British car factories will be forced to close with the loss of thousands of jobs if the UK government does not renegotiate its Brexit deal immediately, automaker Stellantis has warned.

Stellantis owns the Vauxhall, Peugeot, Citroen and Fiat brands.

It told the British parliament that under the current deal it would face tariffs when exporting electric vans to Europe from next year when tougher post-Brexit rules come into force.

The carmaker urged the government to reach an agreement with the European Union about extending the current rules on the sourcing of parts until 2027 instead of the planned 2024 change.

In response, a government spokesperson said the business secretary had raised the issue with the EU.

"If the cost of EV manufacturing in the UK becomes uncompetitive and unsustainable, operations will close," Stellantis said in a submission to a House of Commons committee examining the prospects for Britain's electric vehicle industry.

"Manufacturers will not continue to invest and (instead will) relocate manufacturing operations outside of UK, as seen with previously established UK manufacturers such as Ford and Mini," the company added.

Under the trade deal agreed when Britain left the bloc, 45% of the value of an electric vehicle must come from Britain or the EU from 2024 to avoid tariffs.

In order to save its car industry, Britain needs to not only extend the timeframe with the EU but urgently attract battery manufacturers and other auto suppliers to set up here, Andy Palmer, former chief operating officer at Nissan, told BBC radio.

"The cost of failure is very clear. It's 800,000 jobs in the UK, which is basically those jobs associated with the car industry," said Mr Palmer, who is also chairman of European battery manufacturer InoBat.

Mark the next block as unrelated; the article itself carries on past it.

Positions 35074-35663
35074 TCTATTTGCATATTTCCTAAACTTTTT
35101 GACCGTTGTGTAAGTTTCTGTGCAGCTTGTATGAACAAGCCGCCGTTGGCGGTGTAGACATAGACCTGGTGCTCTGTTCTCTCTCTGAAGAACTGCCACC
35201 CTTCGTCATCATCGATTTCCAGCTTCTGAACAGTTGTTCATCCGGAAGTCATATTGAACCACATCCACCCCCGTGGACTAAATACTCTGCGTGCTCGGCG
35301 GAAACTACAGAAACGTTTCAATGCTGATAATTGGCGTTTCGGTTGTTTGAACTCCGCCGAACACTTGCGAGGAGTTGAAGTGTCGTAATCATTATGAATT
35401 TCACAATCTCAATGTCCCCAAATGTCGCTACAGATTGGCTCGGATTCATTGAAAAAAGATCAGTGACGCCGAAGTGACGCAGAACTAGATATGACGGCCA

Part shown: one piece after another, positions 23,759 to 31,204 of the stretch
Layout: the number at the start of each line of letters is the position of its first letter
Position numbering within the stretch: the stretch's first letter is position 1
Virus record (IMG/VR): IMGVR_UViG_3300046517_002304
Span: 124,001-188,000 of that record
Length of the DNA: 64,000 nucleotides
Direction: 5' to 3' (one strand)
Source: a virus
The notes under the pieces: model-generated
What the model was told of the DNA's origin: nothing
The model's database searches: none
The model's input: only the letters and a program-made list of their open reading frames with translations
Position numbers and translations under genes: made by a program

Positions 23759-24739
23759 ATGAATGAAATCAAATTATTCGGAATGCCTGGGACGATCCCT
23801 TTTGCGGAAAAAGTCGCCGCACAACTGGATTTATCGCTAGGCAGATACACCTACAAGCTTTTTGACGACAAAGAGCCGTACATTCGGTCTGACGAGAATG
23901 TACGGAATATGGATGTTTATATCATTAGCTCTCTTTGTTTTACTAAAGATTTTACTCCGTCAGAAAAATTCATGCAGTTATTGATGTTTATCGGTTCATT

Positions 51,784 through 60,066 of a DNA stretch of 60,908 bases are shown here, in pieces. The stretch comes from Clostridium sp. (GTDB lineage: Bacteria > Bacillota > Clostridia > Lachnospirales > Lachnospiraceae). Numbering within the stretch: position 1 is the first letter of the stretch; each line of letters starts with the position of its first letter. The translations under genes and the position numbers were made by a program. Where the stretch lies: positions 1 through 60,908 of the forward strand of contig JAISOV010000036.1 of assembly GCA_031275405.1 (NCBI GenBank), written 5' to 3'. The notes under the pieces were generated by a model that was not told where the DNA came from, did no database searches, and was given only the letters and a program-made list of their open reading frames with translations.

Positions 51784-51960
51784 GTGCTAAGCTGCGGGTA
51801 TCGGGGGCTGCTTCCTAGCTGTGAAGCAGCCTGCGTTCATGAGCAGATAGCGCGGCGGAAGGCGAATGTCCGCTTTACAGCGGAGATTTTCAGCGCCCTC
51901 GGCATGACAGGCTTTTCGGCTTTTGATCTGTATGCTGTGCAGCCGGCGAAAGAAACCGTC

"If you don't have a battery capability in the UK, then those car manufacturers will move to mainland Europe," he added.

The British car trade group, the Society of Motor Manufacturers and Traders, said in its submission that the current manufacturing capability in the EU and Britain would not allow the sector to meet the requirements for batteries and battery parts.

The warnings echo wider fears within the industry that the British car sector does not have the capacity or the supply chain to switch to electric vehicles, a huge risk at a time when carmakers globally are selecting sites to build new battery gigafactories.

Britain has drawn electric vehicle investment from Nissan and Ford, while other big players are still weighing up where to invest.

Stellantis had announced a £100m electric vehicle investment in its Ellesmere Port site in 2021.

It said in the submission that when it made that announcement it had believed it would be able to create enough parts in Britain or Europe to meet the rules.

"We are now unable to meet these Rules of Origin," it said, citing external factors such as the war in Ukraine, supply issues and raw material cost inflation.

Ford has also today called for post-Brexit EU trade requirements on rules of origin for electric vehicles (EVs) to delayed until 2027 from 2024.

The US car giant said that tariffs will add pointless costs for consumers and slow the transition to electric.

"Ford is calling for current trade requirements to be extended to 2027, to allow time for the battery supply chain to develop in Europe and to meet EV demand," the company said in a statement.

"Tariffs will hit both UK- and EU-based manufacturers, so it is vital that the UK and EU come to the table to agree a solution," it added.

Ford is investing £380m to build e-motor capacity at an engine plant in Liverpool, part of electrification plans across Europe.

Ford warned that the car industry in the UK does not have enough locally-sourced batteries and components to meet demand.

"Tightening the trade rules at this point risks undermining the switch to EVs with tariffs," Ford said.

"Manufacturers who have invested heavily early in the transition will be hardest hit by tariffs because combustion engine vehicles will continue to move tariff-free," it added.